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Sweet Roasted Goodness - The CobraHead Newsletter
September 2011

Hello Friends of CobraHead,


I finally started planting my fall garden last week.  So far, just a section of rapini and other mixed greens, but I'll be putting in more as soon as I get back from the Heirloom Expo in Santa Rosa, California.  I have already bought more unusual vegetable seeds here than I can possibly plant over the next year.  


I've found in Austin that erring towards the earlier end on recommended planting dates makes a huge difference with productivity in both the spring and the fall.  Of course, that's not always easy in Central Texas, where it's abnormal for us to have a "normal" season.  The record summer heat started to break last week and then shot back up into the 100's.  It looks like by the time I get back this weekend the triple digit days will be over.  


I'm turning forty next week.  We decided to celebrate by helping out the Urban Roots youth farming project in Austin.  If you don't know about this inspirational group, then you need to check out the post below.  We are going to match donations between now and October 1 with in-kind donations up to $1000.  Plus, we have a contest.  Help us get the word out about the Urban Roots fundraiser and get cool stuff.  The details are in the post.


Plus in this issue Noel talks about growing an interesting new tomato and Judy shows how to cook it with roasted with beans and served over pasta. 


 How has your view of gardening changed over the years?  Drop me a line at


Happy Gardening,




Dariyann and Autumn
Urban Roots at Austin Farmer's Market

Support Urban Roots 


Austin has an amazing youth agriculture program called Urban Roots.  If you don't know abut them, you need to check out this post.  We're giving away a CobraHead Weeder, a garden fork, and a kneeling pad, our Garden Essentials Package worth $89.95 to help them out - click here for details. We're also matching donations in-kind with up to $1,000 worth of our tools and other products.
Sweet Treats Tomatoes
Sweet Treats Tomatoes

Sweet Treats Tomatoes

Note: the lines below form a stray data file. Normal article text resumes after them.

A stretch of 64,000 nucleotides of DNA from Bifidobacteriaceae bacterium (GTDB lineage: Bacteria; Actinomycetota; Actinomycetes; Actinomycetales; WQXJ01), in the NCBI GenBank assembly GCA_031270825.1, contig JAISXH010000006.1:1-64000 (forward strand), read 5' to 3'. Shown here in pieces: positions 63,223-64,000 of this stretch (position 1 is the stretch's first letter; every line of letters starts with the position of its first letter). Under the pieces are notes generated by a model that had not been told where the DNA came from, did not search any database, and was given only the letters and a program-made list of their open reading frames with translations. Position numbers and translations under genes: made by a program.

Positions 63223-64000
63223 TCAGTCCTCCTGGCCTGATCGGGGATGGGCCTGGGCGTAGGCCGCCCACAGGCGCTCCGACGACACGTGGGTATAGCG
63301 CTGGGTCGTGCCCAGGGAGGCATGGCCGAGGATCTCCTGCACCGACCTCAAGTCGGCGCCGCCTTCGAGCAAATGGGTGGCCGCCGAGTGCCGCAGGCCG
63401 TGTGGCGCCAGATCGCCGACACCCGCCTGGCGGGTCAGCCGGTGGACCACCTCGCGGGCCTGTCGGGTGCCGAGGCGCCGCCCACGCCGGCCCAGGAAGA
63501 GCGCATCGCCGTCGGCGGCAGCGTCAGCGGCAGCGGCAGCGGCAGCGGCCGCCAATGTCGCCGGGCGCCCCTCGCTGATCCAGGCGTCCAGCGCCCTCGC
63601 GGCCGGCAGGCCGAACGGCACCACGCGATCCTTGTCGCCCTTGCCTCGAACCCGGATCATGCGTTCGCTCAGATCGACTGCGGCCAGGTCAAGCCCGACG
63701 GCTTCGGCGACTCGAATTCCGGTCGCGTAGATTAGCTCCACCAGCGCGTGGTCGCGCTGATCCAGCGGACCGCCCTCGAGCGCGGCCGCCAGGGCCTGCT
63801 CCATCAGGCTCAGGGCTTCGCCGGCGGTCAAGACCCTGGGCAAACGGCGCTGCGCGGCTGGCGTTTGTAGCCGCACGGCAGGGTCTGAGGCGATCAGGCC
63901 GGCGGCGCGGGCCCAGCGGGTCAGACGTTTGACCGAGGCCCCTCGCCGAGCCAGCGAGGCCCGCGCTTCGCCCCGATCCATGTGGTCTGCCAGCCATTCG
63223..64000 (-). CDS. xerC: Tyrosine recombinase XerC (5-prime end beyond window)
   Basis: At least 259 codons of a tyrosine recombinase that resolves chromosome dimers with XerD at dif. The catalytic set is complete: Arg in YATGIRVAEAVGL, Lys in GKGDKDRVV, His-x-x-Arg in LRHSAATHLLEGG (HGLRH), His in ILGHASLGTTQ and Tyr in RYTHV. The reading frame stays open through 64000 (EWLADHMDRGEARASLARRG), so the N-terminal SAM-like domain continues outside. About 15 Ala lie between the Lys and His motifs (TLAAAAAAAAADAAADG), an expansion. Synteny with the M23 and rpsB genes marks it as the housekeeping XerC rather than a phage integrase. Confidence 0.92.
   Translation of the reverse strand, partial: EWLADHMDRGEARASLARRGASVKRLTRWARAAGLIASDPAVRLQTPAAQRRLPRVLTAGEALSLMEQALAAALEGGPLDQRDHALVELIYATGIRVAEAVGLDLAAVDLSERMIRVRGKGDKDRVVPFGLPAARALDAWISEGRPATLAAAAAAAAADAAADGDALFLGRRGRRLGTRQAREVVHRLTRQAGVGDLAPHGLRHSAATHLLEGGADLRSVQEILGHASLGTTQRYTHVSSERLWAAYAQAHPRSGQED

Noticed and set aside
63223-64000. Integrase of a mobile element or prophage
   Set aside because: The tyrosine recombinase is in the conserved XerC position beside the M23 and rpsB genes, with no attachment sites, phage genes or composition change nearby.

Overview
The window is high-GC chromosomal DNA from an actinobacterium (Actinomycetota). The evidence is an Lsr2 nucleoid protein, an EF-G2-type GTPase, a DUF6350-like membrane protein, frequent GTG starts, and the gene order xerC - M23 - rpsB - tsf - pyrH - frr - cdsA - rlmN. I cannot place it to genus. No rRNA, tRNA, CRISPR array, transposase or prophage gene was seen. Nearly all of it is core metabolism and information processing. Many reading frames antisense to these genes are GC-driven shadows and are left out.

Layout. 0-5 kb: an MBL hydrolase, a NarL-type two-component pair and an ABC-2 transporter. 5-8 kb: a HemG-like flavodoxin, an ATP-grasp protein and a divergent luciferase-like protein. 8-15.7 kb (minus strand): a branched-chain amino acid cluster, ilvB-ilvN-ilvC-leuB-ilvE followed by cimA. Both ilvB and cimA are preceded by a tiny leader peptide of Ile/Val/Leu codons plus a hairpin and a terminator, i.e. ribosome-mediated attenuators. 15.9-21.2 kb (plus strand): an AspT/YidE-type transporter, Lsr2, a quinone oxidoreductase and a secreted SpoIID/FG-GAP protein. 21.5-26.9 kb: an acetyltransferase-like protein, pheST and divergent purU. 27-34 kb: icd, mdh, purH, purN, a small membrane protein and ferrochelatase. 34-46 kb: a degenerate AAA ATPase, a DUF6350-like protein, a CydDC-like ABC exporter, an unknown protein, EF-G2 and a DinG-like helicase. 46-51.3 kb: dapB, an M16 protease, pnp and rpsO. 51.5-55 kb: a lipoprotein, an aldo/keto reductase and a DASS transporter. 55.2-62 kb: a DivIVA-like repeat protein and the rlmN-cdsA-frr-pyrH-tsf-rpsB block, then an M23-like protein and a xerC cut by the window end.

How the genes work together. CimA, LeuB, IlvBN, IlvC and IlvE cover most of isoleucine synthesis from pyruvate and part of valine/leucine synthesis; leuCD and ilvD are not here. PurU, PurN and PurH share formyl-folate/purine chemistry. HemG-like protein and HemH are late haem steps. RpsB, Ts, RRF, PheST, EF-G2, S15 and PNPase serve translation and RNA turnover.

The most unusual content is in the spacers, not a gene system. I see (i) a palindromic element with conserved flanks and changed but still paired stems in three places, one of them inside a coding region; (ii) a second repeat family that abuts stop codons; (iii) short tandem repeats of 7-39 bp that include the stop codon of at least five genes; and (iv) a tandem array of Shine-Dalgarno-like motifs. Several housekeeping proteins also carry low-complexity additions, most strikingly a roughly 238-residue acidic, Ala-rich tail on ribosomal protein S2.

Noel talks about an interesting and most productive tomato.  Read more here about how you can grow this tasty treat.






Roasted Green Beans and Cherry Tomato Pasta
Roasted Green Beans and Cherry Tomato Pasta

Roasted Green Beans and Cherry Tomato Pasta

Harvesting Beans?  Harvesting Tomatoes?  Judy does it again with this sweet roasted goodness.  See her recipe here.



If you like our newsletter and our products or if you have some suggestions, we'd love to hear from you.

If you have gardening friends or if you know potential gardeners who might be interested in CobraHead and what we have to say about gardening and eating, please to them. 
It is the mission of CobraHead to help people grow their own food and to provide exceptional products and services to all gardeners.  We try hard to "walk the walk" when it comes to issues of sustainability and in deciding what is best for ourselves and the environment as we grow our little company.  We've chosen to make our tools locally, here in Wisconsin, and we think that bigger is not necessarily better.  Gardening might just be earth's great hope, and in any case it's a great hobby.
Thank you,
Noel, Judy, Geoff and Anneliese
The CobraHead Team
In This Issue
Support Urban Roots
Sweet Treats Tomatoes
Roasted Green Beans and Cherry Tomato Pasta
Sweet Potato Blooms
Sweet Potato Blooms

Our kitchen is overflowing with food from the garden. The harvest this year is exceptional and better than I had hoped for. I'm often amazed at how easy it can be to grow lots of food. It's actually a lot easier to grow it than to do something with it afterward, especially foods with a short shelf life that don't lend themselves well to storage. We've had a good melon crop and friends have been bringing over their extras. You can only eat so much melon.


For several months of the year we produce over half the food we eat.   September is probably the best month of all. Food from the garden is on the table for breakfast, lunch, dinner, and snacks in between.


We at CobraHead are very happy to be involved in what is referred to as the food movement. I would summarize that as a current trend toward eating better quality food than what is offered by the corporate mainstream's fast food and factory farm offerings. At the core of the movement is "grow your own" and "buy local". Another factor of the food movement is the saving of grown foods genetic gene pool that has been developed over thousands of years of seed saving in agriculture. It's difficult to imagine that there are those who would destroy our food heritage merely for profits, but it's too true.


A champion and pioneer in working to save the wondrous variety of food available to home gardeners is Jere Gettle and his company, Baker Creek Heirloom Seeds.  Baker Creek is hosting a new event this week in Santa Rosa, California called The National Heirloom Expo. CobraHead is happy to be an exhibitor at the show. Anneliese and Geoff will be representing the team and we think it will be a landmark event.


I see the food movement as part of a logical approach to the issue of sustainability and planet health. I'm quite sure only gardening on a small scale will resolve many of the problems humans have created with the earth. So with that, get out in the garden. Do your part to save yourself and the planet.


Thanks for reading our newsletter. We like to talk gardening and food. Send us a line or comment.


Noel and the CobraHead team.


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